Related to Russia's ongoing war with Ukraine, China is fielding as many requests for aid from Russia as it's receiving threats from the West about what will happen if it provides that aid. We asked two UC Riverside China experts to provide perspective about the likelihood of all-in Chinese aid to Russia.
Perry Link co-translated The Tiananmen Papers, related to the 1989 democracy protests. In response to his role in the translation, since 1996 he has been blacklisted by China. He is a a board member of the Committee for Freedom in Hong Kong. Link is a chancellorial chair at UC Riverside and previously taught Chinese language and literature at UCLA and Princeton University. He received his bachelor’s and Ph.D.’s from Harvard University. Steven Liao researches foreign real estate investment, international trade, and the international political economy. Recent research considered Chinese investment and its influence in the 2016 and 2020 U.S. elections. Liao is an assistant professor of political science at UCR, and an affiliated scholar at the 21st Century China Center at UC San Diego.
Q: Can you describe the line China is attempting to straddle where the war in Ukraine is concerned?
Perry Link: For Xi Jinping, the key question is: Which is worth more for the future of my power: Putin's help in pulling the US off of the "world number one" pedestal? Or engagement with the Western economy in continuing to grow China's economy?
Steven Liao: China is trying to walk a fine line between Russia and the West on Ukraine and I do not think this stance can be moved in the short term, even in face of Western pressure.
Q: Economically speaking, how would a hardline stance against Russia from China impact Russia and its campaign in Ukraine? How likely is China to adopt economic sanctions against Russia?
Steven Liao: Such a stance would hurt significantly as Russia has substantial reserves in yuan assets and a multi-billion dollar currency swap agreement with the People's Bank of China that could give Russia much-needed liquidity in face of Western sanctions. But the stance is very unlikely, especially given the partnership the two countries recently established in Beijing at the start of the Winter Olympics.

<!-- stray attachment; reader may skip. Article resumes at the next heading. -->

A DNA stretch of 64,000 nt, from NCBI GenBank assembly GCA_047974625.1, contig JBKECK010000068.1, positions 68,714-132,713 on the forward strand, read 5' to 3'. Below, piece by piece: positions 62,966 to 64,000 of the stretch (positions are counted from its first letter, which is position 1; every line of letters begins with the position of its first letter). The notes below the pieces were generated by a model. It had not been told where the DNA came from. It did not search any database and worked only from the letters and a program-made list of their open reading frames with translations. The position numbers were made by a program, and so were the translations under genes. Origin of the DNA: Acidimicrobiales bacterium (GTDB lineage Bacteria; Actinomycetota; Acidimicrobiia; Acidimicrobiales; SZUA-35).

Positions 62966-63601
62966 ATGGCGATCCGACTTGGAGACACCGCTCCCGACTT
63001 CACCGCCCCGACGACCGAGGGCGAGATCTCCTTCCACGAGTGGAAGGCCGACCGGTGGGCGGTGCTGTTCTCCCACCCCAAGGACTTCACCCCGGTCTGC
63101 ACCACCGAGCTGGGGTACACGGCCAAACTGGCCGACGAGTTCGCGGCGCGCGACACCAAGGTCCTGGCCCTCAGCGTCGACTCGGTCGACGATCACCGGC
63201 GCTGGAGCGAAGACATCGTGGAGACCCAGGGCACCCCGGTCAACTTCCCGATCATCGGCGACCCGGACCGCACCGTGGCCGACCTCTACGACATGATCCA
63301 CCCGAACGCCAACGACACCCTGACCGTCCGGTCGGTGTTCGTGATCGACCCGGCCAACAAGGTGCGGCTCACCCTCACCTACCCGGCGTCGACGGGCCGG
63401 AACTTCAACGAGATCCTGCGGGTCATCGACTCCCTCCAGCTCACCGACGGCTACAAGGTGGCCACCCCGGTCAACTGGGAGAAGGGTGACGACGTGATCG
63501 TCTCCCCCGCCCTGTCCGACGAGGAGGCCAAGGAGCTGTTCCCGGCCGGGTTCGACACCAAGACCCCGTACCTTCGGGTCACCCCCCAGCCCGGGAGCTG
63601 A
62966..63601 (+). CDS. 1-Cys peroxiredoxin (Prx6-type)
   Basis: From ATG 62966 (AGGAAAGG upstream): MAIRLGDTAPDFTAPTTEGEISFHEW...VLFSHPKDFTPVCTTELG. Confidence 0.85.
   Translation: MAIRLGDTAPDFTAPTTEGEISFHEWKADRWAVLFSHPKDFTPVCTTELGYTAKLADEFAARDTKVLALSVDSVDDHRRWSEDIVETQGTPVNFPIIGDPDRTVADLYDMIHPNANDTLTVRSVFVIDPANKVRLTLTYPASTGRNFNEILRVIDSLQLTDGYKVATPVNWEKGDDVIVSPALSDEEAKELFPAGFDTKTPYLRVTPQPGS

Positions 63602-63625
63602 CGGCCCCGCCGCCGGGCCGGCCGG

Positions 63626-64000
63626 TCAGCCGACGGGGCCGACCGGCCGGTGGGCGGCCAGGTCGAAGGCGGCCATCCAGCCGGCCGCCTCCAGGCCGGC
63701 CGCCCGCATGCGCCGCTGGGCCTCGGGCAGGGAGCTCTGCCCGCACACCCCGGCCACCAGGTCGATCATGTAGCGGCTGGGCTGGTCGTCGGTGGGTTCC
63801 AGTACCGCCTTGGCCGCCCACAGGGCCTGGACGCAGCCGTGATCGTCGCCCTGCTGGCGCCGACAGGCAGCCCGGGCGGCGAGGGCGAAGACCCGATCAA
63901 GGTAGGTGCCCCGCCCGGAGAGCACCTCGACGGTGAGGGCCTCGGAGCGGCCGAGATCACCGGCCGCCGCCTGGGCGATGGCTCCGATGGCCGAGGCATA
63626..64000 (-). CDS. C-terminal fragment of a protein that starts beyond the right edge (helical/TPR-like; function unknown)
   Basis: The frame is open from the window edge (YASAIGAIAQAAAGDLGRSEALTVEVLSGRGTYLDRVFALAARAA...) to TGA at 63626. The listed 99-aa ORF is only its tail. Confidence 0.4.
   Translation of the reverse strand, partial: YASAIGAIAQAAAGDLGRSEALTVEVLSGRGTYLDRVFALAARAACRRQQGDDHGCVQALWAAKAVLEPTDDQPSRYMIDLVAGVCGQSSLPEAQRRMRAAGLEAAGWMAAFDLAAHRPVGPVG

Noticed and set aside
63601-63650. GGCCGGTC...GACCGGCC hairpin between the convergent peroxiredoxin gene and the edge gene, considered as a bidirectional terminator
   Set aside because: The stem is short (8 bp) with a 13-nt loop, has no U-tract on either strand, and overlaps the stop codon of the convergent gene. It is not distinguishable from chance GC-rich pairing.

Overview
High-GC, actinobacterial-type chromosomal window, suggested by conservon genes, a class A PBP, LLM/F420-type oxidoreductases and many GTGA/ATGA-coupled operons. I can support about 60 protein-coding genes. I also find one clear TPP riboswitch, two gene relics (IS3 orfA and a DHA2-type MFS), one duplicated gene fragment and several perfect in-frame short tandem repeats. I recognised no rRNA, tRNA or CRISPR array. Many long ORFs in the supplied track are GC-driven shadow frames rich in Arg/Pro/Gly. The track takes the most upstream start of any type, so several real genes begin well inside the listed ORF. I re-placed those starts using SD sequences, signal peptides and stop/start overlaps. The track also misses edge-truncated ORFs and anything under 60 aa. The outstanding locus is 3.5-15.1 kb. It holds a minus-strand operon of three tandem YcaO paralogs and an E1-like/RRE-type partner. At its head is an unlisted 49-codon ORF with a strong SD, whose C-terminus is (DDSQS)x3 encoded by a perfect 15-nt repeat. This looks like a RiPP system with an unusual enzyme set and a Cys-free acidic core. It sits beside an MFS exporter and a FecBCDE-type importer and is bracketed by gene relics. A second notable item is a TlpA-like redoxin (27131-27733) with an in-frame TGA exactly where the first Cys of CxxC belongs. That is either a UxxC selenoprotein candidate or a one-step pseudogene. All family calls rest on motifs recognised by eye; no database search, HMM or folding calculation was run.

Q: Where the U.S. is concerned, what is in the common interest of China and Russia?
Perry Link: Putin and Xi both see the US as the most powerful country in the world and both wish that this were not so, so that their own power could reach farther.
Q: If China supports Russia with weapons and/or money, what’s the potential fallout for China from the West? How far can the West afford to go against China in terms of punitive sanctions?
Steven Liao: China will be tied with Russia on an issue that is highly unpopular across Western countries and thus risk being further isolated. The U.S. has also warned China of the potential consequences. Economic sanctions could hurt China more than Russia, given China's deeper economic integration with the West. That being said, the deeper integration may also make threats of economic sanctions by the West against China less credible given their potential costs.
Q: Do you see the war in Ukraine further cementing the Chinese-Russian relationship?
Perry Link: Putin wants that result, for economic reasons. Since he faces sanctions by most of the rest of the world, China is important to him. Whether Xi wants more cement is less certain. Xi's only priority is his own power, and if he judges that his power is served by moving away from Putin, he will do that.
Q: What does a unified geopolitical front between Russia and China mean to the world?
Perry Link: A strong geopolitical front between Russia and China would be bad news for the world. It is doubtful that it will grow strong, however. The two are not traditional friends. Their current cooperation is opportunistic on both sides.